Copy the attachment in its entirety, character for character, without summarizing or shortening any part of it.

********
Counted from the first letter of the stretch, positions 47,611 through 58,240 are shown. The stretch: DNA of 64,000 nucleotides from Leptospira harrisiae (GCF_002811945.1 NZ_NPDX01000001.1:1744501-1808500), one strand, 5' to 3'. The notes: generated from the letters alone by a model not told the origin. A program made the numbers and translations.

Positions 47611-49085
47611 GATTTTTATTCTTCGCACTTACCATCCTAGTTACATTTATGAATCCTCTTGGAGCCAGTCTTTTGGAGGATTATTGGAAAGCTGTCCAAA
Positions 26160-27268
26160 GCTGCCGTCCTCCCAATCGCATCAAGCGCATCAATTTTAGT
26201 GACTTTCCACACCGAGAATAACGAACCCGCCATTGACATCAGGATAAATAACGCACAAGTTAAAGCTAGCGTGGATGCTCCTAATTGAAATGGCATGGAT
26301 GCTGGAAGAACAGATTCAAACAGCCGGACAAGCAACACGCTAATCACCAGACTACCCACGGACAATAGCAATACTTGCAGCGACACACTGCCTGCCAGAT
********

Counted from the first letter of the stretch, positions 47,611 through 58,240 are shown. The stretch: DNA of 64,000 nucleotides from Leptospira harrisiae (GCF_002811945.1 NZ_NPDX01000001.1:1744501-1808500), one strand, 5' to 3'. The notes: generated from the letters alone by a model not told the origin. A program made the numbers and translations.

Positions 47611-49085
47611 GATTTTTATTCTTCGCACTTACCATCCTAGTTACATTTATGAATCCTCTTGGAGCCAGTCTTTTGGAGGATTATTGGAAAGCTGTCCAAA
Positions 26160-27268
26160 GCTGCCGTCCTCCCAATCGCATCAAGCGCATCAATTTTAGT
26201 GACTTTCCACACCGAGAATAACGAACCCGCCATTGACATCAGGATAAATAACGCACAAGTTAAAGCTAGCGTGGATGCTCCTAATTGAAATGGCATGGAT
26301 GCTGGAAGAACAGATTCAAACAGCCGGACAAGCAACACGCTAATCACCAGACTACCCACGGACAATAGCAATACTTGCAGCGACACACTGCCTGCCAGAT